Jan was born in Johannesburg and has been a teacher his whole life. In 2002 he founded an education centre in Kommetjie, because he felt there wasn’t enough done in the educational field.
“I hope I’m able to pass on my love and passion for the ocean to the many kids we teach here. I make sure they know that it’s never too late to turn bad things around.” Jan Labuschagne, better known as Mr Lappies, is an Environmental Educator at the Soetwater Environmental Education Centre in Kommetjie, South Africa. He lives on the premises of the centre and has been teaching children about the ocean and its inhabitants for over 17 years now. Today, he shares his story.
What is your first memory of the ocean?
I grew up far away from the ocean, in the province of Gauteng (about 600 kilometres from the ocean). But I have very good memories of going to the beach 2 or 3 times a year, during our vacations in Kwa-Zulu-Natal. My earliest memory would be the clean and salty smells of the ocean, the beach, the estuaries and the many mysteries we would discover in the rock pools. I remember we could play there for hours at a time.
And what does the ocean mean to you today?
I have lived by the ocean for the past 35 years now and every day I realise more and more, even though it’s a mysterious place, that the ocean is the heart of our planet. If it gets unwell, it will affect everything else on our planet. We probably know more about other planets than we know about our ocean and the creatures living beneath the surface. I wonder on a daily basis how we came to know so much about everything surrounding us, yet so little about the oceans and our blue planet.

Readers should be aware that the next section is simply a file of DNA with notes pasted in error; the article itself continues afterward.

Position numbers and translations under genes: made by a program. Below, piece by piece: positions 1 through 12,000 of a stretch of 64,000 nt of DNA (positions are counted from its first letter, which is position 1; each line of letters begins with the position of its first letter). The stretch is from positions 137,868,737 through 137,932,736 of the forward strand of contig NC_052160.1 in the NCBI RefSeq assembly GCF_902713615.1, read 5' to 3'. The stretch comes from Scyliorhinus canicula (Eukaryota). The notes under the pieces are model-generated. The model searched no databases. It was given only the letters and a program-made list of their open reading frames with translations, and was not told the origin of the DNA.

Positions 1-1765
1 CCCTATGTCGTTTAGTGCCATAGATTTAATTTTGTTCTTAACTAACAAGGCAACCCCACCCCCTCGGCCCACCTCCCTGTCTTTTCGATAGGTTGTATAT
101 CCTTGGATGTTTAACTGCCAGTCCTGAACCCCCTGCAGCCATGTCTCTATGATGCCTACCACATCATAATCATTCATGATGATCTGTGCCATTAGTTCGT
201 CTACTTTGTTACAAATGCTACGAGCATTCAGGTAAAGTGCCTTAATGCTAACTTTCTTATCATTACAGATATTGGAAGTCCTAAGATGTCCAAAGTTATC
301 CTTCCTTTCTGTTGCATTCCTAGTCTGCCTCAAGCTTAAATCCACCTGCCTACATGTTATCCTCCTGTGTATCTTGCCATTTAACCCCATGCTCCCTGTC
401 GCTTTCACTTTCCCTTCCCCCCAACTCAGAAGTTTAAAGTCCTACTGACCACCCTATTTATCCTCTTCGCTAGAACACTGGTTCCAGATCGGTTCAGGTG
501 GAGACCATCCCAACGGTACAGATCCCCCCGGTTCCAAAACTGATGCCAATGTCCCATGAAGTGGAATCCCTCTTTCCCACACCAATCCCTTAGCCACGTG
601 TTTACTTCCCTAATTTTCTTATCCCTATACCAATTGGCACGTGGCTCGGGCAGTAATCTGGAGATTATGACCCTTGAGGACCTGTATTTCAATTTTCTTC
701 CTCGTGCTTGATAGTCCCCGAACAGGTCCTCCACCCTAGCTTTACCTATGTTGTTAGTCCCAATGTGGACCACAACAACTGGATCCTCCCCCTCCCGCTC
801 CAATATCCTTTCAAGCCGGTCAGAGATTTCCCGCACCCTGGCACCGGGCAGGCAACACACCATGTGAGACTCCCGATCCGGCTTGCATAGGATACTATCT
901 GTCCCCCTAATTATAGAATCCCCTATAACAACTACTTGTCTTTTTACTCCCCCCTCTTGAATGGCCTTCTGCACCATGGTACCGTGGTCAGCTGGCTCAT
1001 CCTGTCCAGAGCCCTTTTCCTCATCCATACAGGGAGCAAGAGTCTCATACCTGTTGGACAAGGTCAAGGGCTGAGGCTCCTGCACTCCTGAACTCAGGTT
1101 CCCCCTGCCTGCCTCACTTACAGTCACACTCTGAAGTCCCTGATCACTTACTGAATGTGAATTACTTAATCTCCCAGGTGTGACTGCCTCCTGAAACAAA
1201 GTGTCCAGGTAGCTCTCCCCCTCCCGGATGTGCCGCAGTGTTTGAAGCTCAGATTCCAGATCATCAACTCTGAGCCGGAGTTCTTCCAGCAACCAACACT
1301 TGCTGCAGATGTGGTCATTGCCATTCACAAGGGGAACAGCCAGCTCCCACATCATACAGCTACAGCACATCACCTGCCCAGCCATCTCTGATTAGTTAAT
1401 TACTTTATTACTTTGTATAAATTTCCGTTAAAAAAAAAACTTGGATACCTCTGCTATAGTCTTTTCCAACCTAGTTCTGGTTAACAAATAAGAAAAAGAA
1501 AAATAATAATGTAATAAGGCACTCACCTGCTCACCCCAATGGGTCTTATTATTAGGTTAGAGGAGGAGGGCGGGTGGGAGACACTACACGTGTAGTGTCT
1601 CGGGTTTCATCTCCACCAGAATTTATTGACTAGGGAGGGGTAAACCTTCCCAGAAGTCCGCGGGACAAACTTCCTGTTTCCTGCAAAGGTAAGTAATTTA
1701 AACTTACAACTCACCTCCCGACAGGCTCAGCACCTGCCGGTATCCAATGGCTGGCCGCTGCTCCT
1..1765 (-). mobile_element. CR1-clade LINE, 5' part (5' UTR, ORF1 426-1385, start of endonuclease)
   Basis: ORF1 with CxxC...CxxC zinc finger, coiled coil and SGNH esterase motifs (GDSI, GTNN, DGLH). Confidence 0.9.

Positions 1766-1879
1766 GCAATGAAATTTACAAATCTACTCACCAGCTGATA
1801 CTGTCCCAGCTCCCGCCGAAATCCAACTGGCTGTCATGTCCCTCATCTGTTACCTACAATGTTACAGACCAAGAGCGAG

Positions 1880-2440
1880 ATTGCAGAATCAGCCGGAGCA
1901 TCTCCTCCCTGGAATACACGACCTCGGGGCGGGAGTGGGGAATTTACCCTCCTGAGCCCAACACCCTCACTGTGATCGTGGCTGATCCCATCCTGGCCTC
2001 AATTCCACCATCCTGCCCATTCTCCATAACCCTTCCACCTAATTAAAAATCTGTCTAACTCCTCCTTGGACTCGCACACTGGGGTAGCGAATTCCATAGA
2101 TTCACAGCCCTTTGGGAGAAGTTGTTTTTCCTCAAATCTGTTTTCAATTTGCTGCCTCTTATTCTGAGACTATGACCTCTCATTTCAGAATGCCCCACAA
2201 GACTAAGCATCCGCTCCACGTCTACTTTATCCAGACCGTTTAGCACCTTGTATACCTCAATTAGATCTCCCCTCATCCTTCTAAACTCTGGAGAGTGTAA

“We probably know more about other planets than we know about our ocean.”
Working and living by the ocean, what changes are you witnessing?
The changes in the ocean and the extreme damage that is done to it, are visible right on my doorstep. I work with the ocean every day and every day I witness the depletion of sea-creatures through pure human greed. Poaching, overfishing, the vast increase of litter on our coastlines. Recently on a trip to Natal, I sat on the beach and literally cried when I saw the amounts of human waste and litter covering these once pristine places.